This cam will allow safe operation of the valve train. It's not going to give any problems in the long run if youâ€™re running decent hardware and lifters. You should run a higher than normal grade lifter. Regular drop in roller lifters may not work properly with this cam. This increased lift and duration will bring the spring pressures up on the nose somewhat high, and that's desirable to maintain valve train stability, but regular lifters may have an issue with this increased pressure.
Below are our dyno results on some of our engines with this cam. Your results may vary depending on intake choice. The horse power numbers will always improve anywhere from 5-10 more than what the dyno results show after the rings have fully seated.
Dyno reports below. More coming soon.
This particular engine had our Bravo heads and a single plane intake, and made 723.5 horsepower with this cam.
Official Dyno report with this cam choice, AFR heads, a dual plane intake, a Holley Super Sniper fuel injection system, and an MSD distributor. The torque in the low rpm range with the EFI system is very impressive.
Official Dyno report on our 555 engine with this cam choice, Bravo heads, a single plane intake, and an MSD distributor.
Our regular Howards Tie Bar hyd. roller lifters were on the verge of valve float at peak power rpm on the smaller bbc engines. As you may know, the smaller cubic inch bbc engines will require a bit more rpm to make max power, and right at 6000 rpm, the regular street tie bar lifters were allowing light valve float to enter the picture. This is evident on the dyno, as the engine takes a sharp nose dive right about 5900-6000 rpm.
Truth is, prior to this rpm, the hp numbers were not climbing the way they should, and minor valve float was taking place earlier than 5900. Valve float to a minor degree can allow a valve to come loose from its locks. This could spell instant doom for your engine. It would be fair to say that most dropped valves in bbc engines happen when the rpm is taken past the valve train limits. Each time minor valve float comes in, it is weakening, or may we say, creating excessive wear on components that eventually lead to a dropped or bent valve.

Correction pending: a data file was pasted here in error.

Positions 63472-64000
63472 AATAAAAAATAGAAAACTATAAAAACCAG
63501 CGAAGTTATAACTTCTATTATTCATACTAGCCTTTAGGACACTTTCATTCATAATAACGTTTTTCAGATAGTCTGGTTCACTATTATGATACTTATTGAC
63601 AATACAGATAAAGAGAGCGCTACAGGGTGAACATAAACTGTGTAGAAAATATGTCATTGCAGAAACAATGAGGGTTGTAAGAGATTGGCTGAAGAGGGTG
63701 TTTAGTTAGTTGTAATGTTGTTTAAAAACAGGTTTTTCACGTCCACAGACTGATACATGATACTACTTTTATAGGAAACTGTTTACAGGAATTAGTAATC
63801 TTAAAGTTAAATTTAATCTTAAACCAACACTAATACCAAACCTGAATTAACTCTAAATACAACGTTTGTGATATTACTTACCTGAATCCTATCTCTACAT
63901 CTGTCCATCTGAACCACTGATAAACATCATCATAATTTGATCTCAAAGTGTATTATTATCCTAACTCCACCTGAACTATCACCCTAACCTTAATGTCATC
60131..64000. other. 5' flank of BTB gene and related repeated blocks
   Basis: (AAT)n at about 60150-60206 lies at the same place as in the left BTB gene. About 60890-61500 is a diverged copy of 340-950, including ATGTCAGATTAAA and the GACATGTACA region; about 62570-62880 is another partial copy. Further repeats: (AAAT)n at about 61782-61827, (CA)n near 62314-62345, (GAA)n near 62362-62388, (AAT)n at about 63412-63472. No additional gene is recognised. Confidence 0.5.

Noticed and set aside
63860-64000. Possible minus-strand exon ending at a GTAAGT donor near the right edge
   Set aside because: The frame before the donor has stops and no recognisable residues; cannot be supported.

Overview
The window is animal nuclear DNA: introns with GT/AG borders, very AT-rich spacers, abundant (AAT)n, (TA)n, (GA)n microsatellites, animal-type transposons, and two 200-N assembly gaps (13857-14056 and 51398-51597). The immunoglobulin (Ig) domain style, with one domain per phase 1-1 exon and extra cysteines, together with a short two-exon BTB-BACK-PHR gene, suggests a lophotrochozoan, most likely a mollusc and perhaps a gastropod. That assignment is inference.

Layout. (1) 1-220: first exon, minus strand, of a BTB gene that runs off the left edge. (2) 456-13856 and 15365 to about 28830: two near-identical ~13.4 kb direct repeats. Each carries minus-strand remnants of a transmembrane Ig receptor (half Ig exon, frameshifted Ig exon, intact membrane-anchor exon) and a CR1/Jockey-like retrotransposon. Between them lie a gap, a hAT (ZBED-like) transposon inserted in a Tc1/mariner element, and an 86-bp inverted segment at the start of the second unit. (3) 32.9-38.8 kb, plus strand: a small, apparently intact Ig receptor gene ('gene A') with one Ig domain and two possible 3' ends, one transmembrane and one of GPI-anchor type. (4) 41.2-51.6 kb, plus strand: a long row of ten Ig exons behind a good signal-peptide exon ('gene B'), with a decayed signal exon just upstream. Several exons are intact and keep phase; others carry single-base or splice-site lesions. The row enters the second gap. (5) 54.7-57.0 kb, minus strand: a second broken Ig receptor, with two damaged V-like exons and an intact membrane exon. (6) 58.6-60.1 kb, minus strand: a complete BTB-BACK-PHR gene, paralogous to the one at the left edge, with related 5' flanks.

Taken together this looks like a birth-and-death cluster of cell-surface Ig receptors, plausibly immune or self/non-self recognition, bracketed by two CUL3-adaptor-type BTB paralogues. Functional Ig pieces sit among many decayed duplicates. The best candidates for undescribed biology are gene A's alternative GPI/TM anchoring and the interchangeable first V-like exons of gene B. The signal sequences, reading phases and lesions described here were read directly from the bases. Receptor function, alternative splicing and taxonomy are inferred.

We have many allies against such problems, and without spending a great amount of money, including the lightweight PBM Competition valves, and Comp Cams light weight springs and retainers we use in all our bbc heads. We also use high quality lightweight roller rockers. Read below for more info on things you can do to prevent problems in the valve train when running cams in the upper lift range. If you think you can get by with a slightly smaller cam, we offer a cam that is identical in its overall design but has a lower lift, 547/547, and a reduction in duration. It would be better suited for the 454/468 pump gas street rods in our opinion, and is less demanding on what type lifters you use.